ACLU Urges Senate Committee to Support Comprehensive Election Reform Bill Says Americans Need Uniformity, Accuracy and Accessibility

June 27, 2001 12:00 am

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WASHINGTON – Saying that effective federal legislation is the best way to repair the nation’s broken election system, the American Civil Liberties Union today urged a Senate Committee today to recognize the fact that the current system is insufficient to insure the constitutional right of all Americans to have their votes counted fairly.

“Elections are at the heart of our democracy,” said LaShawn Warren, an ACLU Legislative Counsel. “The Supreme Court, in its Bush v. Gore decision, has made clear that the primary goal of any election system is to guarantee the equality of each and every vote. This is not the current reality.”

The ACLU’s comments were directed at the Senate Rules and Administration Committee, which is meeting today and tomorrow to discuss possible alternatives to change the way elections are conducted in the United States.

The specific legislation endorsed by the ACLU has been introduced by Sens. Christopher Dodd, D-CT and Majority Leader Tom Daschle, D-SD, and by Rep. John Conyers, D-MI. The bill, called the “Equal Protection of Voting Rights Act of 2001,” would meet the three principal goals of election reform – uniformity, accuracy and accessibility – and provide the money to help state and local governments fund necessary improvements.

Warren said the new “Equal Protection of Voting Rights Act of 2001” represents the most comprehensive response to the widespread problem of voting inequality that went largely ignored prior to the November 2000 election. Unlike the other measures introduced in Congress, Warren said the Equal Protection bill would set uniform performance standards for voting equipment, promote accuracy by upgrading technology and allowing voters to correct any balloting errors and ensure accessibility for all voters, including language minorities and people with disabilities.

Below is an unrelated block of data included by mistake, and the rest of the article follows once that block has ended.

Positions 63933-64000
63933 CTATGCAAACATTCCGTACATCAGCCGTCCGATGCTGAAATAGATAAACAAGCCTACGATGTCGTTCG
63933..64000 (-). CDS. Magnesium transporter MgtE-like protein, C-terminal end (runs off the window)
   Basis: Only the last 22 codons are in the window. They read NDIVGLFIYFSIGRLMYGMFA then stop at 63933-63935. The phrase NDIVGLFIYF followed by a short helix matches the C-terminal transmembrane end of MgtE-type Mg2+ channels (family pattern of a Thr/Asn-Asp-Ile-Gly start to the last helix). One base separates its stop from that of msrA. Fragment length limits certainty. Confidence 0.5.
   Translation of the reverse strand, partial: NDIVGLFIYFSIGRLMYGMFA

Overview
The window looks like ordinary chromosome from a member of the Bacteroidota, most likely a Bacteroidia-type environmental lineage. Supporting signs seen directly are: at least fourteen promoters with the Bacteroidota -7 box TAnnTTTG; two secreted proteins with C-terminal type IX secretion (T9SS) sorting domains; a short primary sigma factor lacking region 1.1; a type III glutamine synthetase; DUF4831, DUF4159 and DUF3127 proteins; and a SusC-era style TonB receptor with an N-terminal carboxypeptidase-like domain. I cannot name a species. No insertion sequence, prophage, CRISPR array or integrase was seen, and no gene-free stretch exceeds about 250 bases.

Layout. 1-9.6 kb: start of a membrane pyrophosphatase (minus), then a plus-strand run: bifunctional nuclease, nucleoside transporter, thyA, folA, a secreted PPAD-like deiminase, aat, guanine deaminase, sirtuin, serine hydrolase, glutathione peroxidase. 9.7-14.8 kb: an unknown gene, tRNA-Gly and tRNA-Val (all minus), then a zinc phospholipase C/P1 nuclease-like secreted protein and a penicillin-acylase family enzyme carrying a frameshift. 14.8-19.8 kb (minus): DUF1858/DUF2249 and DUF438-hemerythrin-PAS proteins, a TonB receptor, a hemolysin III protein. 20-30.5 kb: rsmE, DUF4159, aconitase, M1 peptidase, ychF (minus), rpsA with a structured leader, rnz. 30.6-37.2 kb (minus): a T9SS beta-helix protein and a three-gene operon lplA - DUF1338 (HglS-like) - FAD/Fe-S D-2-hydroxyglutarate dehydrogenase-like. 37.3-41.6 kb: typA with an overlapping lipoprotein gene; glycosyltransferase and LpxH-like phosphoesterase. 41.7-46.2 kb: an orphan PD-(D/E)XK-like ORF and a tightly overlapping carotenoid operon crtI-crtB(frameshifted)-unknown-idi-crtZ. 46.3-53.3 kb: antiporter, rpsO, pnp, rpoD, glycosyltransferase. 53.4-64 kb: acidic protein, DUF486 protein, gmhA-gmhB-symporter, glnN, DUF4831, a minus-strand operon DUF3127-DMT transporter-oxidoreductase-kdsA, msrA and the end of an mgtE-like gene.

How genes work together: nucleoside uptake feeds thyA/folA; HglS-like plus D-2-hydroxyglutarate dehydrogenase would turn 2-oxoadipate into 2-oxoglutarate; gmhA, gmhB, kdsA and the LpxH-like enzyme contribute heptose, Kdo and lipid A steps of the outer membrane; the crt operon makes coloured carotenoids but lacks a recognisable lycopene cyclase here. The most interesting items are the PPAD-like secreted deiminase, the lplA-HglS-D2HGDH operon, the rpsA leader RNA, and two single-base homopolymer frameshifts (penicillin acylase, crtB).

Having also filed litigation in four states, the ACLU has already met with an early success: a state judge in Illinois ordered the use of improved voting technology in Cook County for municipal elections held two weeks ago.

“The Federal Government has the Constitutional obligation to give every vote in America an equal say in deciding on the direction in which America will go,” Warren said. “All other rights and liberties are moot without the right to choose one’s representative in this representative democracy.”

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